Assume that there is an instance variable 'x' of type singleton class 'A' within the JVM. Now at later point of time within the same application I would like to get the instance 'x' assigned to the other variable 'z' of type class 'A'. How is it possible other than the "static get method defined to create a new instance of 'A' in the class 'A'. More specifically, is there any way by means of 'ClassLoader' or 'getClass()'.
Or, any way we can find out all instances of a given singleton or any class in JVM at runtime and can assign one particular instance thus received to other field variable.
One more thing is one of my singleton class data is not being updated by multiple classes on WINDOWS NT and throwing 'NullPointerException' while accessing the data for updation, where as the same code in UNIX box, data of the singleton class is being updated by multiple classes.
Don Yantzi, one of the Java/WebSphere developers and instructors crafted this answer...Dave
The intent of the Singleton design pattern as outlined in Design Patterns (Gamma, Helm, Johnson and Vlissides) is to "ensure a class only has one instance, and provide a global point of access to it." If you need to change the value of the singleton to a new instance throughout the course of your application you may want to rethink if a Singleton is the best approach.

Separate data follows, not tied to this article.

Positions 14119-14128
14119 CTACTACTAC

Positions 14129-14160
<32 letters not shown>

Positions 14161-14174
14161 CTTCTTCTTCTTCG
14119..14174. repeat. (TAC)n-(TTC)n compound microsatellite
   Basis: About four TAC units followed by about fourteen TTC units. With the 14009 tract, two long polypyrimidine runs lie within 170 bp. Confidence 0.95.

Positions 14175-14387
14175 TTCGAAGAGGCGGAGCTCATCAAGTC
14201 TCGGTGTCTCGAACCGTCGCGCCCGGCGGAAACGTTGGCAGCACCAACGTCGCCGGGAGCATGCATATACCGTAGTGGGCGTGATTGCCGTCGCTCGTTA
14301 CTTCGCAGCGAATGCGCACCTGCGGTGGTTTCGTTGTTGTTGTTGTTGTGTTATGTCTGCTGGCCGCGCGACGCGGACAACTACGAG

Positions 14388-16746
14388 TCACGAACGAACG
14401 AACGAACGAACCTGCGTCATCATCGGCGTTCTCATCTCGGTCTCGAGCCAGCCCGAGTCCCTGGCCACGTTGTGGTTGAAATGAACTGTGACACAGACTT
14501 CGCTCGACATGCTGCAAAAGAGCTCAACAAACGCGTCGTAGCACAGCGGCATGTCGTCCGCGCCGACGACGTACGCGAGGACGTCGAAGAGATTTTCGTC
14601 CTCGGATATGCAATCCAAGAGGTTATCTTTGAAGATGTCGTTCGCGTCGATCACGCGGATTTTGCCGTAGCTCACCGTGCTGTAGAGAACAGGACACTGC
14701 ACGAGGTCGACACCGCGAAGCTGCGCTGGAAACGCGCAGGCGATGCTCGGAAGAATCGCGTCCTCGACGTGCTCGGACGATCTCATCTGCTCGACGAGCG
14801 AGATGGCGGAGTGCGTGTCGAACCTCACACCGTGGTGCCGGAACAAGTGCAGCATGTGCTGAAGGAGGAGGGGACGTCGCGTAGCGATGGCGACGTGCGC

Since the constructor for a Singleton is either protected or private, there is no other way to create an instance of the class other than from within the class itself. Calling x.getClass().newInstance() is equivalent to new A( ) and will result in a runtime exception (new A( ) will result in a compile time error.) That said, there is nothing stopping you from adding a new method to the Singleton class that creates a new instance of itself and assigns the new instance to the field 'x' (such as createNew() ), however, this does not strictly enforce the Singleton pattern since another class may be holding a reference to the previous instance not the new instance.
In response to your Windows NT versus Unix problem, first make sure that both environments are using a single JVM. The Singleton Class will only be unique within a single JVM (two JVM's will not share the same instance.) Also, if you are performing updates from multiple classes there may be threading and timing issues that will be different across hardware platforms. Make sure that updates are synchronized where appropriate and the order of updates is controlled if necessary.
This was first published in April 2001